WASHINGTON (Reuters) - U.S. Representative Roger Marshall won the Kansas Republican primary for the Senate on Tuesday, defeating anti-immigration firebrand Kris Kobach with the help of the party establishment, which feared Kobach would hurt Republican chances in the fall.
The race was among a number of Congressional primary contests in five U.S. states on Tuesday. In Missouri, incumbent Representative William Lacy Clay was ousted by progressive challenger Cori Bush in the Democratic primary. Bush, a nurse, became a community activist after Black man Michael Brown was fatally shot by police in 2014.
In Michigan, prominent progressive Representative Rashida Tlaib said she was confident she would hold off a challenge from local Black leader Brenda Jones, but results were trickling in.
The outcomes in Kansas, Michigan, Arizona, Missouri and Washington will establish the nominees for the Nov. 3 elections to the House of Representatives and Senate that will determine the balance of power in Congress.
Marshall, 59, was supported by establishment Republicans who feared a polarizing figure like Kobach, a Trump ally, could lose the traditionally Republican seat, giving Democrats a better chance of gaining control of the Senate.
A doctor who has represented western Kansas in the House since 2017, Marshall beat a crowded field. With 3,217 of 3,577 precincts reporting, he had 40% of the vote, with Kobach at 26%, results from the Kansas secretary of state said. A third candidate, Bob Hamilton, had 19%.
Marshall will run in November against the Democratic nominee state Senator Barbara Bollier, a former Republican who won her primary easily.
In an early morning tweet on Wednesday, U.S. President Donald Trump praised Marshall for his “great race” and gave him “my Complete and Total Endorsement”.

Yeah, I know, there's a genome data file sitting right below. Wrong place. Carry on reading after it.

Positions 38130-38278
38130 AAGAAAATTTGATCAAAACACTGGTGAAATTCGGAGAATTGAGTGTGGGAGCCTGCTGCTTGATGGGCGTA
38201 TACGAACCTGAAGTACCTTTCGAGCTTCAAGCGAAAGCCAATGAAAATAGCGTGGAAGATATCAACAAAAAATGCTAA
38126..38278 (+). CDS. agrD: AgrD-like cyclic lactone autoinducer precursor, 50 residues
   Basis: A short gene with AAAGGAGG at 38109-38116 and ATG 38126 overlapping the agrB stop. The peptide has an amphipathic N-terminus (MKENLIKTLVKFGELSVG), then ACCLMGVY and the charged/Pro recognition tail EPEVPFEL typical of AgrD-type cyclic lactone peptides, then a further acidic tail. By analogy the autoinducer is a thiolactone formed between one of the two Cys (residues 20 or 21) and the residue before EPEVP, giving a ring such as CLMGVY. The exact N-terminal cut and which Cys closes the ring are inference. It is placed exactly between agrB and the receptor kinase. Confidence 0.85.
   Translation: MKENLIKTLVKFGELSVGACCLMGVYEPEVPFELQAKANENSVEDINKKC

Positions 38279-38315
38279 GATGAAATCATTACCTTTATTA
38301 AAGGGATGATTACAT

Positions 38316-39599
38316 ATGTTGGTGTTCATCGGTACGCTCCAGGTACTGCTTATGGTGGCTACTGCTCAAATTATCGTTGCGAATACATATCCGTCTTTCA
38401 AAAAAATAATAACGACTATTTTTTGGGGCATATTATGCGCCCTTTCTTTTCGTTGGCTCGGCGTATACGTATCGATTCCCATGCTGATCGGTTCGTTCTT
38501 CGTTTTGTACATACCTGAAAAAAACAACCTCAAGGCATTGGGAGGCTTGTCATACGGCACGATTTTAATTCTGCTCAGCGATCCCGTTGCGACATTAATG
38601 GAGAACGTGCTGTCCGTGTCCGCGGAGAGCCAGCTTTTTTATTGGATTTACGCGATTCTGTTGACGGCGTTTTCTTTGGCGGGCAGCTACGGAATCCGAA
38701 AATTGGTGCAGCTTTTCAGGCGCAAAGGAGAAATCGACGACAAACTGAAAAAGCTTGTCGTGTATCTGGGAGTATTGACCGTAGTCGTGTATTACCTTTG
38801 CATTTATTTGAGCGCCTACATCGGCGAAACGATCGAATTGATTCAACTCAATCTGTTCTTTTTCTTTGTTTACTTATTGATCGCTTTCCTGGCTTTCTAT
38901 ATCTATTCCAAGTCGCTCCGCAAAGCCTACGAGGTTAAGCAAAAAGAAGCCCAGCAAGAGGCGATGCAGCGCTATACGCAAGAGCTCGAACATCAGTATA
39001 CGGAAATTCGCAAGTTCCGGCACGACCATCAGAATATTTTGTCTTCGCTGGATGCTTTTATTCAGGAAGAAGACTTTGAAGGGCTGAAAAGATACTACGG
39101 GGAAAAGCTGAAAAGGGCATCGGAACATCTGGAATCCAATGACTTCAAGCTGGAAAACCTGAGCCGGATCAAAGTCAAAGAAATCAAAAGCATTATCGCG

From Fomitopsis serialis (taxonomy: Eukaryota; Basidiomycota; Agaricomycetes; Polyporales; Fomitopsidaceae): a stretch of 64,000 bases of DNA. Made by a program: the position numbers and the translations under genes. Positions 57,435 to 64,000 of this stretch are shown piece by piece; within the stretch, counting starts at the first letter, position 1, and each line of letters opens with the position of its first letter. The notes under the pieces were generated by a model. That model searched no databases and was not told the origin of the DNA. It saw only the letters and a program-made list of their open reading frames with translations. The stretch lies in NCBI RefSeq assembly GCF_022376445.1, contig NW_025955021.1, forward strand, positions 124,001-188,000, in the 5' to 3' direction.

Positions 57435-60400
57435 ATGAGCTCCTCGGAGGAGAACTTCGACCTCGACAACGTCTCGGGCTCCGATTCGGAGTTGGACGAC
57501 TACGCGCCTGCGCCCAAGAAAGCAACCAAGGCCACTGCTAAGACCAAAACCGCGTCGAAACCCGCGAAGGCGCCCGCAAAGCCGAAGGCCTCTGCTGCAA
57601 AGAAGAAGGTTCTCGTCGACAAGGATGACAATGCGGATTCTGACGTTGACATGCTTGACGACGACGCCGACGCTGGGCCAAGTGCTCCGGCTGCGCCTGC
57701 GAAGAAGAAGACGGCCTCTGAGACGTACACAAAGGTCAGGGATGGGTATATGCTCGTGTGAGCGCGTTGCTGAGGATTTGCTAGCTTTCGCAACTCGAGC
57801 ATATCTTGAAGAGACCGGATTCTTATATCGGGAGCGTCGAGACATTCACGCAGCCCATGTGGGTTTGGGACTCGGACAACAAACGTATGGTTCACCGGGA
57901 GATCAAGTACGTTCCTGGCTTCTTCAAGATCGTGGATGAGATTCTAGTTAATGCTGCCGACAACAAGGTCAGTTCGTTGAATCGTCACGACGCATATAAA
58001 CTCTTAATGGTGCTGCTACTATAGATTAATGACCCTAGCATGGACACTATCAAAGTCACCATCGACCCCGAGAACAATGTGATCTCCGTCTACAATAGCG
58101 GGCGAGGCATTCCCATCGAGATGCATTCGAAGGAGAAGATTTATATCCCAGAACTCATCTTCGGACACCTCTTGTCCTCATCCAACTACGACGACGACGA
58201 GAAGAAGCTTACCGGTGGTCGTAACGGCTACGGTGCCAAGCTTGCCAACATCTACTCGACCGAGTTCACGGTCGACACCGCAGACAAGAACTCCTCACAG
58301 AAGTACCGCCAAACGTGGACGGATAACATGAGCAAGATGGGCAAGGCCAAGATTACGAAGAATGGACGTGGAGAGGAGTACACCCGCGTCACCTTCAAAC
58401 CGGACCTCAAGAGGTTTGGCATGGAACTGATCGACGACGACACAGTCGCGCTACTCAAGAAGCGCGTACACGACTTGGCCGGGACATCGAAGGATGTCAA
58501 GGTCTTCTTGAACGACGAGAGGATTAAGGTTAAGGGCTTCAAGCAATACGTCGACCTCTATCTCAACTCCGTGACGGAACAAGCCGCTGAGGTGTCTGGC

“This is not the opponent the Democrats wanted!” Trump added.
Republicans currently have a 53-47 Senate majority, and non-partisan analysts see the competition for Senate control as either a toss-up or slightly favoring Democrats.
The Senate Leadership Fund (SLF), a political action committee aligned with Senate Majority Leader Mitch McConnell, spent $2.1 million in the primary to boost Marshall.
“SLF has been adamant from the day Kobach got in the race that he would endanger Republican control of the Senate majority,” the group said in a statement.
Kobach had advised Trump’s 2016 presidential campaign on immigration.
The Kobach and Tlaib races, as well as Bush’s upset of Clay in Missouri, are testing whether each party will steer to the right or left, or stay closer to the political center.
Bush, 44, won the Democratic primary in Missouri’s 1st congressional district, which includes part of St. Louis, with 48.6% of the vote to 45.5% for Clay, the New York Times said. She was endorsed by the Justice Democrats, the same left-wing group that helped launch progressive Representative Alexandria Ocasio-Cortez in 2018.
Both Bush and Clay are Black, and Clay or his father have represented the district since 1969. In November, Bush will face Anthony Rogers, who won the Republican primary.
“Tonight, Missouri’s 1st has decided that an incremental approach isn’t going to work any longer,” Bush told her supporters. Another Justice Democrat-backed candidate, Jamaal Bowman, recently ousted Representative Eliot Engel in the New York primary.
In Kansas, Representative Steve Watkins of Kansas, who faces felony charges of illegal voting, was defeated in the Republican primary by the state treasurer, Jake LaTurner.
In Michigan, Tlaib is in a rematch against Jones, the Detroit City Council President, who lost to Tlaib by fewer than 1,000 votes two years ago.
Tlaib, 44, is a member of the “Squad,” four female freshmen, including Ocasio-Cortez, who have become the face of the House’s liberal wing.
In Arizona, Republican primary voters picked Senator Martha McSally over challenger Daniel McCarthy, the New York Times said.
McSally trails astronaut Mark Kelly, who won the Democratic nomination uncontested, in the polls and has about half of his $21 million campaign war chest.
Reporting by Susan Cornwell; Additional reporting by Michael Martina and Susan Heavey; Editing by David Gregorio, Christian Schmollinger & Simon Cameron-Moore
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